While teaching is a highly rewarding career, it can also be very stressful. Looking after your wellbeing as a teacher can be challenging, especially with the extra pressures of the COVID-19 pandemic over the past few years.
In this Q&A, Claire Goodall, Young People and Education Manager at R U OK? shares how schools can build a positive help seeking culture, how staff can support their colleagues, and how to ask for help if you need it.
What are some of the signs to look out for, that can help teachers identify when a colleague might need some extra support?
It won’t always be obvious when someone isn’t okay and may need extra support but there are some key things to look out for. Firstly, look out for changes in what they are saying or expressing.
They could be confused, irrational or lacking self-esteem and confidence. It’s also important to think about what they are doing. Has their online behaviour changed, are they withdrawing, have they lost interest in their appearance and personal hygiene?
Another factor which is so important, is knowing what is going on in their life. This is why collegial relationships are so important. Factors which can impact someone’s wellbeing include relationship issues, loss of someone or something they care about, health issues or injury, and financial stress.
The most important thing to remember is, if you have noticed a change, no matter how small, trust your gut instinct and check in.
What if a colleague tells you they aren’t okay? What about if they say they are fine?
If someone tells you that they aren’t okay, it’s important to give them an opportunity to share how they are feeling and what is going on for them. Sometimes, someone listening and showing care is all that is needed. Open up the conversation in a space where they feel comfortable, in an environment that isn’t rushed or high traffic, so the conversation can be calm and not hurried.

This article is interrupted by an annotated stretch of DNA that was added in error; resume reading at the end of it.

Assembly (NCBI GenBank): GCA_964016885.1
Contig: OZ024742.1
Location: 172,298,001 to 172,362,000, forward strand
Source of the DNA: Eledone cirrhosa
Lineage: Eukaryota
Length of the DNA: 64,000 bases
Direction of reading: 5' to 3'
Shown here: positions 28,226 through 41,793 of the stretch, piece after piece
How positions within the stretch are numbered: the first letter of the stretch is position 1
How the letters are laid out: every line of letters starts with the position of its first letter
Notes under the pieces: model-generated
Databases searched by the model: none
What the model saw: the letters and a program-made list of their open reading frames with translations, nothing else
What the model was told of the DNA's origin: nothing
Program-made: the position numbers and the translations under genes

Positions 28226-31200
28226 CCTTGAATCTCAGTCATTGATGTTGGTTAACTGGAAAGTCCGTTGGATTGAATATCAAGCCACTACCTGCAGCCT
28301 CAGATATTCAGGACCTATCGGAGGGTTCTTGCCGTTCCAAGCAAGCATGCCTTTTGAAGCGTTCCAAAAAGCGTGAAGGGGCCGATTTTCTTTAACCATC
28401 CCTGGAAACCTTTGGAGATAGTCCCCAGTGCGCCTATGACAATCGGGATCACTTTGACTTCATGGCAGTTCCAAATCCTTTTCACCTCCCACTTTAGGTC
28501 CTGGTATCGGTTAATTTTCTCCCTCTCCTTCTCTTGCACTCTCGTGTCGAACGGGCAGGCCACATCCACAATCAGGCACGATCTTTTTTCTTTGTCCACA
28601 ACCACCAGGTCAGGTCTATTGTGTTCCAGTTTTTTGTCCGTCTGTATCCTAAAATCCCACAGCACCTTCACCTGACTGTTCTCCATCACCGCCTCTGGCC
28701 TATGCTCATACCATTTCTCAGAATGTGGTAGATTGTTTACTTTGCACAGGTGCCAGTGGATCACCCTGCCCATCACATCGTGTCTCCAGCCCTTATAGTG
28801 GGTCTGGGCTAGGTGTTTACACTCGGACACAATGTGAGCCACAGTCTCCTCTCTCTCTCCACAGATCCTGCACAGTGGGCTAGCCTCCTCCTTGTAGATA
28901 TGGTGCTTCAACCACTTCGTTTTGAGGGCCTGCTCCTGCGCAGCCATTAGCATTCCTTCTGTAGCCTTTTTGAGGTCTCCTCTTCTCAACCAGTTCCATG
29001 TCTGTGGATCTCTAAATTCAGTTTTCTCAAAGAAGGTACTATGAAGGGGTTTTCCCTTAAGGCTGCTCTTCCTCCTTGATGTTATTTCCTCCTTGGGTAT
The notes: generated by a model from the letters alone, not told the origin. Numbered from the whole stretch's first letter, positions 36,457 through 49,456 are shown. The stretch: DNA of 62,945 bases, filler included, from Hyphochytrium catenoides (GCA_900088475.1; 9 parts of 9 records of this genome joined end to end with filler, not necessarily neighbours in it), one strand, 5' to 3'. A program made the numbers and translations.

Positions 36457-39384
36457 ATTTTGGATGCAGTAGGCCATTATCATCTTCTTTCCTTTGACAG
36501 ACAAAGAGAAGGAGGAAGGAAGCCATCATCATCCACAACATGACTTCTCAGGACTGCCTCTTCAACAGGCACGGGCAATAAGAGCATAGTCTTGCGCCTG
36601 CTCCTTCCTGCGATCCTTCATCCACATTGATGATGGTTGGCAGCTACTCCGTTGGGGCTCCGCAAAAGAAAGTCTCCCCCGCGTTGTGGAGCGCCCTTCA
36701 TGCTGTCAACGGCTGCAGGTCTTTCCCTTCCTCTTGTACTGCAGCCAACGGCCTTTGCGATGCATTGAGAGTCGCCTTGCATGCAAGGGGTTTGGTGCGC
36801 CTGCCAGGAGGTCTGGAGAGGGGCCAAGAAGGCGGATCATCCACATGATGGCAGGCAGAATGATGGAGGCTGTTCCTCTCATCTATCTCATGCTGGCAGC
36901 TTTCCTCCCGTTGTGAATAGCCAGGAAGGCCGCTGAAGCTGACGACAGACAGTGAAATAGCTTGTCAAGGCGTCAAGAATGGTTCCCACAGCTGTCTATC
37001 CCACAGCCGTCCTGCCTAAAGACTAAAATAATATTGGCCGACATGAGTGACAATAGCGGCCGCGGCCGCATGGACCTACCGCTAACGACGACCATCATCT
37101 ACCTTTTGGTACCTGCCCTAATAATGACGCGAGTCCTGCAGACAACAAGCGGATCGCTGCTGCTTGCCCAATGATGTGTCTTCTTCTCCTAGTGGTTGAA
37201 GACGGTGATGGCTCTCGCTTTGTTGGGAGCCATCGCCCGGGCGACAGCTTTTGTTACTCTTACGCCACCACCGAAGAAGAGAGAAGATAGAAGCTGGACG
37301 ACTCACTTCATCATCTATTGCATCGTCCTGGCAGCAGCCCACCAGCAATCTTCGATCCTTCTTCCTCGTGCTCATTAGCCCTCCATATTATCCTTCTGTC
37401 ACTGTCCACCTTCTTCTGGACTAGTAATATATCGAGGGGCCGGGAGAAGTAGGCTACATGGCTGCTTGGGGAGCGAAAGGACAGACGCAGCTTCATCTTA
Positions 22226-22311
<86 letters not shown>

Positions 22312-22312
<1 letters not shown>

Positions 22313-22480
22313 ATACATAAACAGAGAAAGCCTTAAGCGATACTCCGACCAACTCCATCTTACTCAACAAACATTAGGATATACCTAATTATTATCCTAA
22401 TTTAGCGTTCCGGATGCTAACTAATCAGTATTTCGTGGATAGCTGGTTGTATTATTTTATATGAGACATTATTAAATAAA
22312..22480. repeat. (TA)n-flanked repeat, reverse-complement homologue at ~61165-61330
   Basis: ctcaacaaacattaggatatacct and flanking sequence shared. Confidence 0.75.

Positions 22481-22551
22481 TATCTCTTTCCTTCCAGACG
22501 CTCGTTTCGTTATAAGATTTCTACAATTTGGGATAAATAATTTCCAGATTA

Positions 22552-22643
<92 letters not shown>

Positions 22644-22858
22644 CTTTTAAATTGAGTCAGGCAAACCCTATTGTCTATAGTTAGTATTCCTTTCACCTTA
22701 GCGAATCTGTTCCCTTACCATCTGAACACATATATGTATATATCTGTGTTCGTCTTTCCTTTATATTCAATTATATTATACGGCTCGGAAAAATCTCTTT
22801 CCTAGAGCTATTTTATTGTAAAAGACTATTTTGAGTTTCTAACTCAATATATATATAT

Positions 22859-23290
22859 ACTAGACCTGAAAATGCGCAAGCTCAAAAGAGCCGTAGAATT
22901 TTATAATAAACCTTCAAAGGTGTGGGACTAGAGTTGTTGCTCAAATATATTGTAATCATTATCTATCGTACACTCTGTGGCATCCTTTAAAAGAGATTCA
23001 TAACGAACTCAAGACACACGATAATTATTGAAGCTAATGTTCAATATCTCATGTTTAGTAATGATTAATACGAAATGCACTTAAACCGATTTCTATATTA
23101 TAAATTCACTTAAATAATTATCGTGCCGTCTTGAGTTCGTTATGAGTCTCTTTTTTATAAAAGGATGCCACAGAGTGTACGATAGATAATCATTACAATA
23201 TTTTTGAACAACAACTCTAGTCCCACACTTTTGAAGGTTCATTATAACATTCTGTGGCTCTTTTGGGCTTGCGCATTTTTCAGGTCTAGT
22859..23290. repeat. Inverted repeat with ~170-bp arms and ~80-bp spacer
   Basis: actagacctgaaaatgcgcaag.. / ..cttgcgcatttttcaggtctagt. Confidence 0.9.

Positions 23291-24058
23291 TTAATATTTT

If a staff member opens up to a colleague, it may mean that this is the person they feel comfortable speaking with, and where practically possible this should be enabled to allow the help-seeker and support person to continue their conversation.
If someone you are worried about tells you that they are fine, there are a few things you can do. Acknowledge that you are worried about them and let them know what you have noticed, for example, ‘I’m worried about you because you are usually so organised but I have noticed that you have been forgetting things’. If they still aren’t opening up, try checking in the next day, or suggest meeting up after or before work for a walk or coffee. It may take a few goes, but by being available you are showing them that you care.
If someone isn’t okay and you are worried about their safety, it is important that you help them access the help they need by providing options such as a helpline, local GP or EAP (Employee Assistance Program). You can also help them access these services.
What are some good first steps teachers can take in a school setting to ask for help if they need it?